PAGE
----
The Department of Defense has overpaid $9 million dollars for spare parts, and stands to overpay another $2.6 million over the next year because officials didn’t bother doing price research, according to a recent audit.
“The contracting officer did not sufficiently determine whether prices were fair and reasonable for sole-source commercial parts negotiated on contract SPE4AX-12-D-9005,” the report reads. “This occurred because the contracting officer did not perform an adequate analysis when procuring sole-source commercial parts.” (RELATED: Pentagon Spends $150 Per Gallon On Green Jet Fuel)
Bloomberg reports that the DoD paid $8,123.50 each for gears that should have cost $445.06 — an 18-fold markup.
The Office of the Inspector General, who performed the audit, wants the DoD to recoup the money from the contractor, Bell Helicopter, saying that “the contracting officer [should] assess and implement available options to voluntarily recover from Bell about $9 million in excessive payments.” The company is not legally required to pay any money back.
A Bell spokesman told Bloomberg that the company “does not agree with the findings or recommendations” and that “Bell Helicopter has fully complied with all applicable regulations, and continues to adhere to its policy, which ensures that the U.S. government consistently receives the best price on commercial items acquired for its use.” (RELATED: The Pentagon Is Cooking Its Books By The Billions)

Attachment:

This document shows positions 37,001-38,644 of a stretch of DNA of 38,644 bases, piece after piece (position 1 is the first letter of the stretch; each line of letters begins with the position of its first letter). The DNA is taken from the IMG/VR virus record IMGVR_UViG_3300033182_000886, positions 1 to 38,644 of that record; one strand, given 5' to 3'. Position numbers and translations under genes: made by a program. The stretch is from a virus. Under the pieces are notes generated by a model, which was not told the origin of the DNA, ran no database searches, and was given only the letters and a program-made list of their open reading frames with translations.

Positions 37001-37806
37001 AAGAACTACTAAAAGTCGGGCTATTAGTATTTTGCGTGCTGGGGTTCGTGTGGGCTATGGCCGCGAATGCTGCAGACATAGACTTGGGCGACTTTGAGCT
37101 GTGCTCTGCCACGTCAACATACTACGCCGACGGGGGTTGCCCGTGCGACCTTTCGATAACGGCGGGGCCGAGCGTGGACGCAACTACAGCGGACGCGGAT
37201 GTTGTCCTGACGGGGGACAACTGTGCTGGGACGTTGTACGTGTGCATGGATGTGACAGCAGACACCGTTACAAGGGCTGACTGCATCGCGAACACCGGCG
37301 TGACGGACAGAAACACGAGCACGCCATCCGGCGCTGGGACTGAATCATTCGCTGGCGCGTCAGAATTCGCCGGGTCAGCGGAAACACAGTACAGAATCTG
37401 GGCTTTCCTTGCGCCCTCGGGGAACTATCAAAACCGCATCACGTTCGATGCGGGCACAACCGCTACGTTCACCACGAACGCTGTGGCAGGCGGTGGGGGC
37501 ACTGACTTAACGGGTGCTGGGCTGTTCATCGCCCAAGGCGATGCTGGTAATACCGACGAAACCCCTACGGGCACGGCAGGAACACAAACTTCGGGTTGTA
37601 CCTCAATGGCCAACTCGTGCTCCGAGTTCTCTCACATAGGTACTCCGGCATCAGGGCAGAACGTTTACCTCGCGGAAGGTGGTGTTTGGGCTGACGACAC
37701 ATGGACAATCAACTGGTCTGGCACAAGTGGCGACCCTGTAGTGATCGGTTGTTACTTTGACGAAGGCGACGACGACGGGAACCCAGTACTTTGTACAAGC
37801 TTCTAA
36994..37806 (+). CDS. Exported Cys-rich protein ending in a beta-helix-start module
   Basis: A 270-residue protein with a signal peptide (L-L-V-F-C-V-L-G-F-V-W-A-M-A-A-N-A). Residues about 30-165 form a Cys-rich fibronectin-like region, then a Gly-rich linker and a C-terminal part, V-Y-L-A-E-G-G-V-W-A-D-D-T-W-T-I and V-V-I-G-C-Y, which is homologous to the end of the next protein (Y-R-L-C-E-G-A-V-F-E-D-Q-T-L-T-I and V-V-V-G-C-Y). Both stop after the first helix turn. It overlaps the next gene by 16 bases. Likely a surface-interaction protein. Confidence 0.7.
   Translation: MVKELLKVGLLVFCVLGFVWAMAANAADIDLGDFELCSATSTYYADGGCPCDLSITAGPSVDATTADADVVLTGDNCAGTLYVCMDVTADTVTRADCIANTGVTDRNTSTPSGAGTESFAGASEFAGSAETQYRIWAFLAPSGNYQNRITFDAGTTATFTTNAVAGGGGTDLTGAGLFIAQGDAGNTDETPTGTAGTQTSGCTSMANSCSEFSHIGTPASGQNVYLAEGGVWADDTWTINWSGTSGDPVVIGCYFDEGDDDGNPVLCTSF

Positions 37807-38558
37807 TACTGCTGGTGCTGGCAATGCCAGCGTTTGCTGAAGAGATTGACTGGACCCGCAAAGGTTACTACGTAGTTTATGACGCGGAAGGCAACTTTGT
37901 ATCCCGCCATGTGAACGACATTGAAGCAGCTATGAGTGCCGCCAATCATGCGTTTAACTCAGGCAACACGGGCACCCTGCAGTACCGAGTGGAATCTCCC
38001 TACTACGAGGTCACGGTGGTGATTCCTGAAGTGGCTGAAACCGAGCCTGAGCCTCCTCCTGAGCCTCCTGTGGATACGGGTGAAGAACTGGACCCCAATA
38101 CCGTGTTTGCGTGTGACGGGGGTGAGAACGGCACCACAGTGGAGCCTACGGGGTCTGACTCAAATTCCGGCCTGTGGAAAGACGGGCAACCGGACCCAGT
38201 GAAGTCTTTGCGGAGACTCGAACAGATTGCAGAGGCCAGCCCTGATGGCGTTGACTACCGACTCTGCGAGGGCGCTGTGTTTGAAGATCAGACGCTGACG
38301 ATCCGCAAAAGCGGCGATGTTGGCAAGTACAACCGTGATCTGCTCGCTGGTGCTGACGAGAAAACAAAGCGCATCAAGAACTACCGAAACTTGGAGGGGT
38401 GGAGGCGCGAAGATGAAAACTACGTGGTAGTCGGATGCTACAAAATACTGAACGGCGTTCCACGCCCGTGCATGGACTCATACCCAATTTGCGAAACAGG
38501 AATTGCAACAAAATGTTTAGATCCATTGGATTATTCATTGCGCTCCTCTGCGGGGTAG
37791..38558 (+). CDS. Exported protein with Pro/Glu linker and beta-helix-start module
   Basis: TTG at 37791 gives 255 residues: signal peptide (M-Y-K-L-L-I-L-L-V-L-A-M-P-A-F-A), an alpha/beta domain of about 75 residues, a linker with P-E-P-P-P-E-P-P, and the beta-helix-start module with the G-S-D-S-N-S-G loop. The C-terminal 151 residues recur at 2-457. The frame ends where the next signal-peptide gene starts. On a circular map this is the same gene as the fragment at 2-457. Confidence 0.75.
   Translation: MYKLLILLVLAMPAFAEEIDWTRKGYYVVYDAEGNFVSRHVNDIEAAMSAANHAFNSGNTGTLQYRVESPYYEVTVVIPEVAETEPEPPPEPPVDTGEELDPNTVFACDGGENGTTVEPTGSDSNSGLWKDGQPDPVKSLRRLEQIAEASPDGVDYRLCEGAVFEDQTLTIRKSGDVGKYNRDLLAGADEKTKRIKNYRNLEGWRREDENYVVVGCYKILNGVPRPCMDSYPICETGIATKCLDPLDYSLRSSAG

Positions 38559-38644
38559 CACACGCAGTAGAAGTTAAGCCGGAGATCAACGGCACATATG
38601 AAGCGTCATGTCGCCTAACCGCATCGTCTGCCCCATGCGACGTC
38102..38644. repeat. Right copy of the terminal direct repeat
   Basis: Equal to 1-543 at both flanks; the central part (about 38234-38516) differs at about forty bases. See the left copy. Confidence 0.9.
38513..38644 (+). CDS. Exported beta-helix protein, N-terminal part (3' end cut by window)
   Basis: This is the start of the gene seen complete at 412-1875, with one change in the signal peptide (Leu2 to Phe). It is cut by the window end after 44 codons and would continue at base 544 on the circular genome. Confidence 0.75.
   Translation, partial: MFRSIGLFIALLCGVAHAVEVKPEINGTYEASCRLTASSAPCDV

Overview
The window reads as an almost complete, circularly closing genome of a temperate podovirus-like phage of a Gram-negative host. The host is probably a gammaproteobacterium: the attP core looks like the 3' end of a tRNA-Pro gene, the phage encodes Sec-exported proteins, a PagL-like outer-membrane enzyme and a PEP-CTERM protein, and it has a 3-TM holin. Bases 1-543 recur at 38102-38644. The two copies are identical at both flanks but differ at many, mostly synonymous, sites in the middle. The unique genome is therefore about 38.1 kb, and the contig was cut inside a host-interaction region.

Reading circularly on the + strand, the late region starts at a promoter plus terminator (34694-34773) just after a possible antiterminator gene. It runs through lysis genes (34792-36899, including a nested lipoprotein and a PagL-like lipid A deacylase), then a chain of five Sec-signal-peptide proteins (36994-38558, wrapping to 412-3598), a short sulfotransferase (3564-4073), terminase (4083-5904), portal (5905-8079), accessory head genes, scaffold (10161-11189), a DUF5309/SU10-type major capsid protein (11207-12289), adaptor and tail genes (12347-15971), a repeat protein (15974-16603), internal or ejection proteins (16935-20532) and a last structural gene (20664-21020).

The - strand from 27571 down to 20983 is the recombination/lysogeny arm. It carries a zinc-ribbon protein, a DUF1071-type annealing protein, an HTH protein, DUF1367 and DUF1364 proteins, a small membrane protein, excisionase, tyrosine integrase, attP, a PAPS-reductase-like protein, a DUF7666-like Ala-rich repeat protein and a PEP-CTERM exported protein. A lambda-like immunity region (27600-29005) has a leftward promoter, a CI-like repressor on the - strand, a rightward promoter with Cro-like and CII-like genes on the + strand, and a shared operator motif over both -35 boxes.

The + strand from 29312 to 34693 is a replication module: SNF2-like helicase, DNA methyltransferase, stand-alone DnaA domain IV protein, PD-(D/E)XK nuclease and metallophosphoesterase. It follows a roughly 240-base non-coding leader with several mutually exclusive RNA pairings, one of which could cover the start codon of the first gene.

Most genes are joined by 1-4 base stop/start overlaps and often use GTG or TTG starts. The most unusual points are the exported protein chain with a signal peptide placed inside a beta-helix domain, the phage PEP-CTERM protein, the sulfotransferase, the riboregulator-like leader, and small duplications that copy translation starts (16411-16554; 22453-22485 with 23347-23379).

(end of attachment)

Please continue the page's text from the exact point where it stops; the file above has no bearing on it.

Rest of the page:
The Inspector General’s office had to subpoena Bell to obtain cost data that showed how massively the company was overcharging the government. DOD officials maintain that “Bell has consistently refused to provide [us] cost data for commercial parts.”
The Pentagon has a history of not seeking out competitive prices. A 2011 audit found that they overpaid $200 million on several military contracts, doing things like paying over $1,600 for $7 wheels. In 2013 Boeing was asked to refund over $13 million in payments for overcharging the government, a claim it settled by providing the agency with just $3.2 million in parts. That dust-up echoes a similar scandal in the 1980s, when Boeing had to cough up $5.2 million for prices “in excess of what Boeing management considered to be reasonable” after an internal audit. The repayment was voluntary.